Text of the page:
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Ford MyTouch climate control screen
All your touch screens are belong to us?

With CES now in full swing, many automakers are loading us up with press releases on their latest tech wares destined for vehicles. We've already told you about Ford's 3 millionth SYNC installation and Tesla Motors is aiming for the fences with a 17" touch screen in its upcoming Model S electric sedan.

However, Consumer Reports is bringing a "cold shower" to the touch screen/touch sensitive button era that seems to be upon us. The publication, which tests vehicles based on a number of different categories, failed to recommend the Ford Edge and Lincoln MKX crossovers despite the fact that the vehicles feature new styling inside and out, improved ride/handling, better performance, and improved fuel economy.

Instead, Consumer Reports dumped on the two vehicles because of the "overcomplicated MyFord Touch driver-interface system". While the vast array of touch screen controls may appeal to the gadget generation, Consumer Reports isn't having any of it. The publication says that the MyFord Touch system is a distraction while driving, adding:

Those screens are controlled by two steering-wheel-mounted five-way switches not unlike those found on a television remote or cell phone 

If that sounds confusing, it gets worse: The system also recognizes and responds to voice commands. It all adds up to three or four ways to make what should be simple adjustments. None of the options works as well or is as easy to use as old-fashioned knobs and switches, and they can be more time-consuming and distracting to operate. First-time users might find it impossible to comprehend.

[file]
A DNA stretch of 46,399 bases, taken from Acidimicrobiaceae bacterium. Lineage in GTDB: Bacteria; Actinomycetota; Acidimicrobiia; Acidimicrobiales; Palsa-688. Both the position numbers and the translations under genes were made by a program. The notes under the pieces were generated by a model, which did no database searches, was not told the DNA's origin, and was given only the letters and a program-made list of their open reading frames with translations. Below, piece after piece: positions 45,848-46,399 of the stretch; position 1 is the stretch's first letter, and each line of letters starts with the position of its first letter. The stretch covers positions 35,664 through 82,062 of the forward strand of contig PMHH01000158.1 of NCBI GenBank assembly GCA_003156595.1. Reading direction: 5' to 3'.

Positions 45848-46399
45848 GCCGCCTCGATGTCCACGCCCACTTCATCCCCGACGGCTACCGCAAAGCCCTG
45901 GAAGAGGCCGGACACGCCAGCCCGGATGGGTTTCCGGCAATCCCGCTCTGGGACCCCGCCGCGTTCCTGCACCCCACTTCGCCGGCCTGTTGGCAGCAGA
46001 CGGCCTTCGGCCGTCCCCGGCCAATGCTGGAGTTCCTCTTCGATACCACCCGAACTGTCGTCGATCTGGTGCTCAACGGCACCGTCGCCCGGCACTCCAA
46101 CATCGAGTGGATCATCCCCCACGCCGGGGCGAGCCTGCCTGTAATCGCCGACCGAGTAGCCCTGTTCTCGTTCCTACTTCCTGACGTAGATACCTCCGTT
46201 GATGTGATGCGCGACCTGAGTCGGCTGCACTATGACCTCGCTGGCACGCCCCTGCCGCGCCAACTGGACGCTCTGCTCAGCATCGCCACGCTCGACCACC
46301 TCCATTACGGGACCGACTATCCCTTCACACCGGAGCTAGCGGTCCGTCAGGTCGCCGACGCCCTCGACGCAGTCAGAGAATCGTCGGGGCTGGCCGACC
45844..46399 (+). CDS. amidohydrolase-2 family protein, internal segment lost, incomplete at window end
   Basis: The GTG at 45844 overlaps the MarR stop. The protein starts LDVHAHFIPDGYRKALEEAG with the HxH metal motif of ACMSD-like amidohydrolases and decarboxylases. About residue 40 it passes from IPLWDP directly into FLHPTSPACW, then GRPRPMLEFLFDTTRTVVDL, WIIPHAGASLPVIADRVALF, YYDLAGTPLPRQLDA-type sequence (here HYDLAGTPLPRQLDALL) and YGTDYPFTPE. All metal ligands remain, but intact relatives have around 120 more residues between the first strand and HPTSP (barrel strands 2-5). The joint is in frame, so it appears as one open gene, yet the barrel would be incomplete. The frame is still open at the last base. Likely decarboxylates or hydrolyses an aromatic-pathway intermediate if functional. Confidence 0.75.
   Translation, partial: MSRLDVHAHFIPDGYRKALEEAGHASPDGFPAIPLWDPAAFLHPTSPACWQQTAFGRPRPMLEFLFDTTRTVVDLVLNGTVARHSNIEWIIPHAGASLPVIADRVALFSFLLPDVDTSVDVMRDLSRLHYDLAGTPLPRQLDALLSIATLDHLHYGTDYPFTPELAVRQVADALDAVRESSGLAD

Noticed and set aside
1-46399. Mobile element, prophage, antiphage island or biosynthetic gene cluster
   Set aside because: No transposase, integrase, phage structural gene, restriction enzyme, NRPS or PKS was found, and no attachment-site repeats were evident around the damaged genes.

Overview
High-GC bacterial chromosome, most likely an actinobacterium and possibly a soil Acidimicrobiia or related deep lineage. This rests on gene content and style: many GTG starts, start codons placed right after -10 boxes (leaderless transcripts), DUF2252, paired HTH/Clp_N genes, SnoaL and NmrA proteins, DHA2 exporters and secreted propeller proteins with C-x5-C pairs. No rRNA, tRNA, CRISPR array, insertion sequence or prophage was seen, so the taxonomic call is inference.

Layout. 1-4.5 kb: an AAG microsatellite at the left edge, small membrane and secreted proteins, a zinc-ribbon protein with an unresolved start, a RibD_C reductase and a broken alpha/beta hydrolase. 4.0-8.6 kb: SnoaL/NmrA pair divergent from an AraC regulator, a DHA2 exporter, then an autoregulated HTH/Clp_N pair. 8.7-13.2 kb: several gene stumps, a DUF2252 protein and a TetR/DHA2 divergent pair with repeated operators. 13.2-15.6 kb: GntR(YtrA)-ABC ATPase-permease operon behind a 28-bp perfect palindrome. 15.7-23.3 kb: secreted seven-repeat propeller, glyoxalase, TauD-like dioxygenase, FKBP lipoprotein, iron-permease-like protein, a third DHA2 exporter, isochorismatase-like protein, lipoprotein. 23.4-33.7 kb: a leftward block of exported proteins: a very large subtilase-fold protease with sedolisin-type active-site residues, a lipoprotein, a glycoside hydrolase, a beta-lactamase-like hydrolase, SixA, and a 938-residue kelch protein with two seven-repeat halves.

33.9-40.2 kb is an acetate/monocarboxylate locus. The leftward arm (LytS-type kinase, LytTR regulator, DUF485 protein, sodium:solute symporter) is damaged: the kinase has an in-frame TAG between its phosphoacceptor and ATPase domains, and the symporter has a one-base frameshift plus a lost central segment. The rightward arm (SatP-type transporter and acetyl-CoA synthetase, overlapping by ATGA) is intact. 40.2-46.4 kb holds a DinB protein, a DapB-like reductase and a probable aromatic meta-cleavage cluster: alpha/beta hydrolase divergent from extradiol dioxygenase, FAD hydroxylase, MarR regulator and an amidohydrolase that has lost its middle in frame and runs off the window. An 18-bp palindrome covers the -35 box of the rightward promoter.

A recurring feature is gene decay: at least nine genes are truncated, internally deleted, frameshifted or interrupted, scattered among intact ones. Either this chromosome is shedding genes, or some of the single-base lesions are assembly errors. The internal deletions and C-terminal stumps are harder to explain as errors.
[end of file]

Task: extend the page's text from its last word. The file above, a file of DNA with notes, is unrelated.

Consumer Reports ends their analysis of MyFord Touch by stating:

We hope Ford returns to using tactile buttons and knobs again. Improving the touch-screen interface would also help.

Ever since the launch of the iPhone, it seems as though the most popular portable devices have moved to a touch-sensitive screens even when they seem like a step back in usability (see iPod nano 6G). Everything from smartphones, to remote controls, to iPads, to all-in-one PCs now use touch screens -- it was only a matter of time before these systems would be integrated into mainstream vehicles to take over a number of secondary controls (and not just GPS/audio systems).

Ford isn't alone, however, when it comes to high-tech user interfaces in vehicles. The aforementioned Tesla Model S will likely have issues of its own when it comes to providing useful tactile feedback to drivers and the Chevrolet Volt does away with many traditional buttons and knobs in favor of touch sensitive controls.



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RE: hate to say it
By Smilin on 1/5/2011 1:36:52 PM , Rating: 2
BMW had the same complaints when they first introduced their touchscreen/joystick system. It took like 4 actions just to turn the heater fan down.

It's done right now though. Example:

There is a high/low/off switch for seat heating. One click, done. BUT... if you want finer control than a hardware button can provide then you can navigate the menus and get seat bottom vs lumbar heat adjustments independently...kinda nice if you aren't cold but have a sore back.

Same kinda thing on my old Acura.. The heat controls consisted of up/down (temp), a full/auto switch, and a switch to allow manual control in the back seat. Worked great. 95% of the time you just hit one of the above. If you want full manual control to choose a vent, choose fan speed etc there was a screen to navigate.

I haven't read the full Consumer reports, nor seen the new Fords so I can't offer much of an opinion. I will say though that these systems can be done right, and they can be done wrong and in either case they can always be improved. Ford should listen.


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